The current study aimed to investigate the expression and clinical significance of HOXA1 in GC. First, we assessed the expression of HOXA1 in GC at both the transcriptional and translational levels. Second, we studied the effects of HOXA1 on GC cell proliferation, migration, invasion, cell cycle progression, and xenograft tumor formation by knocking down the expression of HOXA1, and we found that the expression of cyclin D1 was also decreased. Third, we determined the mRNA and protein expression of cyclin D1 in GC to examine the relationship between HOXA1 and cyclin D1. Finally, we investigated the relationship of HOXA1 and cyclin D1 with clinical characteristics and the prognostic value of HOXA1, either alone or in combination with cyclin D1, using GC tissue microarrays (TMA). We found that HOXA1 plays a role in the development and clinical prognosis of GC, and it may be useful as a novel prognostic biomarker for GC, either alone or in combination with cyclin D1.
Patients and specimens
Fresh primary cancer and paired adjacent normal tissue specimens were collected from 48 GC patients (33 males and 15 females) in the Department of General Surgery of Shanghai General Hospital. The tissues were collected after surgical resection, frozen immediately in liquid nitrogen, and stored at −80 °C until RNA and protein extraction. A total of 264 preserved human GC tissue specimens (from 157 males and 107 females) from Shanghai General Hospital were paraffin embedded for TMA construction. Disease-free survival (DFS) and overall survival (OS) were defined as the interval from surgery to clinically or radiologically proven recurrence/metastasis and death, respectively. Tumor staging was based on pathological outcomes according to the guidelines of the International Union against Cancer (UICC) , and the diagnoses were confirmed by two pathologists. Patients who had never received chemotherapy or radiotherapy were enrolled in this study. All of the patients provided written informed consent. The study was approved by the Ethics Committee of Shanghai General Hospital.
Cell lines and the establishment of HOXA1 knockdown cell lines
The human gastric cancer cell lines HGC-27, SGC-7901, MGC-803, BGC-823, and AGS were purchased from the Type Culture Collection of the Chinese Academy of Science (Shanghai, China). Cells were cultured in 1640/F12k medium supplemented with 10 % fetal bovine serum (FBS; Gibco, Australia) and 1 % penicillin–streptomycin at 37 °C in a humidified atmosphere containing 5 % CO2.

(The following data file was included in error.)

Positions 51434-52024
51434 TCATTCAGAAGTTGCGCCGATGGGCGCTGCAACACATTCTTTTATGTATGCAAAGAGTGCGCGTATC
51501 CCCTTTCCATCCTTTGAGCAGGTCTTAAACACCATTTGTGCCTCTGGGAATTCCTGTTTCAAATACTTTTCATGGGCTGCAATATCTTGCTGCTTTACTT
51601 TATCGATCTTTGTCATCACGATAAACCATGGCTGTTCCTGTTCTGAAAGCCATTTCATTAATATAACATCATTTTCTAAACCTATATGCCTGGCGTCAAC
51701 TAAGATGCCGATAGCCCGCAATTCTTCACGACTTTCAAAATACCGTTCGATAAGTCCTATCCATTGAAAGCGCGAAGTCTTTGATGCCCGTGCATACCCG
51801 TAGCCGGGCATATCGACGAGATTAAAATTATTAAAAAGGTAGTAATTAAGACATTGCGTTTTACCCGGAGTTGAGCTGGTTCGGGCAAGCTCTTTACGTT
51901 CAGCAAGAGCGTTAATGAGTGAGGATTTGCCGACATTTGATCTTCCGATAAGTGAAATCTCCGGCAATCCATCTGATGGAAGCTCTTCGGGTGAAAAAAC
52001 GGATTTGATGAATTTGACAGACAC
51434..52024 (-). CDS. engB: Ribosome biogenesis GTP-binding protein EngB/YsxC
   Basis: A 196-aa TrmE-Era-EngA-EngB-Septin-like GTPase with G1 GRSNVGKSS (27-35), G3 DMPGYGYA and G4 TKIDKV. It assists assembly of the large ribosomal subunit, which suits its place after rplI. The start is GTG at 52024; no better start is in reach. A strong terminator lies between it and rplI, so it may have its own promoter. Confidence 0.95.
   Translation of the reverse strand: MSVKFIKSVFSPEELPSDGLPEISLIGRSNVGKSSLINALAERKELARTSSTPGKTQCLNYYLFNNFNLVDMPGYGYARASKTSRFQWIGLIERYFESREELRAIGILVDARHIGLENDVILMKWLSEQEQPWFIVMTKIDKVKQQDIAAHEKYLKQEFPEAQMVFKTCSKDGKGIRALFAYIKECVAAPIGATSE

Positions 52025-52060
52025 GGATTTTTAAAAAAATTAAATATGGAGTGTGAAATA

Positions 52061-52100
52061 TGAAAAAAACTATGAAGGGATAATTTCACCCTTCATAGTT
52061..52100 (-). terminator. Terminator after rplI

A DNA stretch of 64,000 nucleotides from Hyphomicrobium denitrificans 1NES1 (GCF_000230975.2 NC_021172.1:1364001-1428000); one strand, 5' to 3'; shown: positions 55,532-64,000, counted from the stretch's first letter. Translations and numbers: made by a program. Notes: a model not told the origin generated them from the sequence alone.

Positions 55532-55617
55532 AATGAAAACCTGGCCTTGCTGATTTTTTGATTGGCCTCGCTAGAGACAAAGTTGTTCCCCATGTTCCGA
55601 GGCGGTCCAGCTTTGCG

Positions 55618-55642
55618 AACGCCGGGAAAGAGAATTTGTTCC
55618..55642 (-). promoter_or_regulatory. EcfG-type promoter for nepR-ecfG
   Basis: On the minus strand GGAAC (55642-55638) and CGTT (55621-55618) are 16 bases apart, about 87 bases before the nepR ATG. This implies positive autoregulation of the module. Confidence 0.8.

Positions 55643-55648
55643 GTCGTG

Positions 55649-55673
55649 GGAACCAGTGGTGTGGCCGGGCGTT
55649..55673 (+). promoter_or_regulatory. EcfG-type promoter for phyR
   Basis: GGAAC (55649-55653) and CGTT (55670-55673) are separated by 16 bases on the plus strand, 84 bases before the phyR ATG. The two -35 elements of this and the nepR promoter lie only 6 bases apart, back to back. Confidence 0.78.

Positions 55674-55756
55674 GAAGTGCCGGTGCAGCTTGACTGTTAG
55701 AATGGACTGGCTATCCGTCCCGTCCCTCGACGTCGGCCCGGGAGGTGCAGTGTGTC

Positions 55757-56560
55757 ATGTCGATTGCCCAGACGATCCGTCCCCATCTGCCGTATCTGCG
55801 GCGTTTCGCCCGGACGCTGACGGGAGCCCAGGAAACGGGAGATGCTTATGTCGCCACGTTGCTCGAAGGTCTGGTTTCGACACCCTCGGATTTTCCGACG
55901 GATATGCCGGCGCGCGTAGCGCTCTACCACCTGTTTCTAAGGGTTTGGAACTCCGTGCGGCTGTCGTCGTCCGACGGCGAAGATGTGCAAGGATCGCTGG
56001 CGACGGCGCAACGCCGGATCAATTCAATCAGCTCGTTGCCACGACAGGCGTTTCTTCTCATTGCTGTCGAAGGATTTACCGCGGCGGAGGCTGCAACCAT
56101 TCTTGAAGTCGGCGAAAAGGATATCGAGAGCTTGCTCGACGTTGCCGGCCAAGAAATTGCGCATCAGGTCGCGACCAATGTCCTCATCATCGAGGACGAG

The HOXA1 RNAi lentiviral expression plasmid was purchased from Scigebio Biotechnology Co., Ltd. (Shanghai, China). The oligonucleotides used to generate the shRNA targeting HOXA1 (shHOXA1) were forward: AGTTATCTTAGCTGGATATAA and reverse: TTATATCCAGCTAAGATAACT. SGC-7901 and BGC-823 cells were transfected with 1 × 108 transducing units/mL of lentivirus particles. The cells were subjected to antibiotic selection (with 1.2 μg/mL puromycin) after transfection. As a result, two stable cell lines (SGC-7901-shHOXA1 and BGC-823-shHOXA1) were established. Cells transfected with a control shRNA sequence were used as controls (SGC-7901-Control and BGC-823-Control).
RNA extraction and quantitative real-time PCR (qRT-PCR)
Total RNA from GC cells and tissue specimens was extracted with TRIzol reagent (Invitrogen, NY, USA) according to the manufacturer’s instructions, and 2 μg of total RNA from each sample were reverse transcribed into cDNA using PrimeScript™ RT Master Mix (Perfect Real Time; Takara, Shiga, Japan) according to the manufacturer’s instructions. qRT-PCR was performed using SYBR® Premix Ex Taq™ (Tli RNaseH Plus; Takara) in a ViiA™ 7 Real-time PCR System (Applied Biosystems, NY, USA) according to the manufacturer’s protocol. The amplification was performed as follows: an initial denaturation step for 2 min at 95 °C followed by 40 cycles of denaturation for 10 s at 95 °C, annealing for 30 s at 59 °C, and elongation for 30 s at 72 °C, and a final extension step at 72 °C for 30 s. The specific primers used were as follows: HOXA1 sense, 5'-CGGCTTCCTGTGCTAAGTCT-3' and antisense, 5'-TTCATTGTGCCATCCATCAC-3'; cyclin D1 sense, 5'-GTGTATCGAGAGGCCAAAGG-3' and antisense, 5'-GCAACCAGAAATGCACAGAC-3'; and β-actin sense, 5'-CATGTACGTTGCTATCCAGGC-3' and antisense, 5'-CTCCTTAATGTCACGCACGAT-3'. β-Actin was used as an internal control, and the relative quantities (Δ cycle threshold [Ct] values) of each transcript were normalized to β-actin. Each reaction was repeated in triplicate. The fold changes (2−ΔΔCt) in HOXA1 and cyclin D1 mRNA expression were calculated using the following formulae: HOXA1ΔCt = (Avg. HOXA1_Ct - Avg. β-actin_Ct), HOXA1ΔΔCt = (HOXA1ΔCt_tumor - HOXA1ΔCt_non-tumor); cyclin D1ΔCt = (Avg. cyclin D1_Ct - Avg. β-actin_Ct), cyclin D1ΔΔCt = (cyclin D1ΔCt_tumor - cyclin D1ΔCt_non-tumor).
Protein extraction and western blotting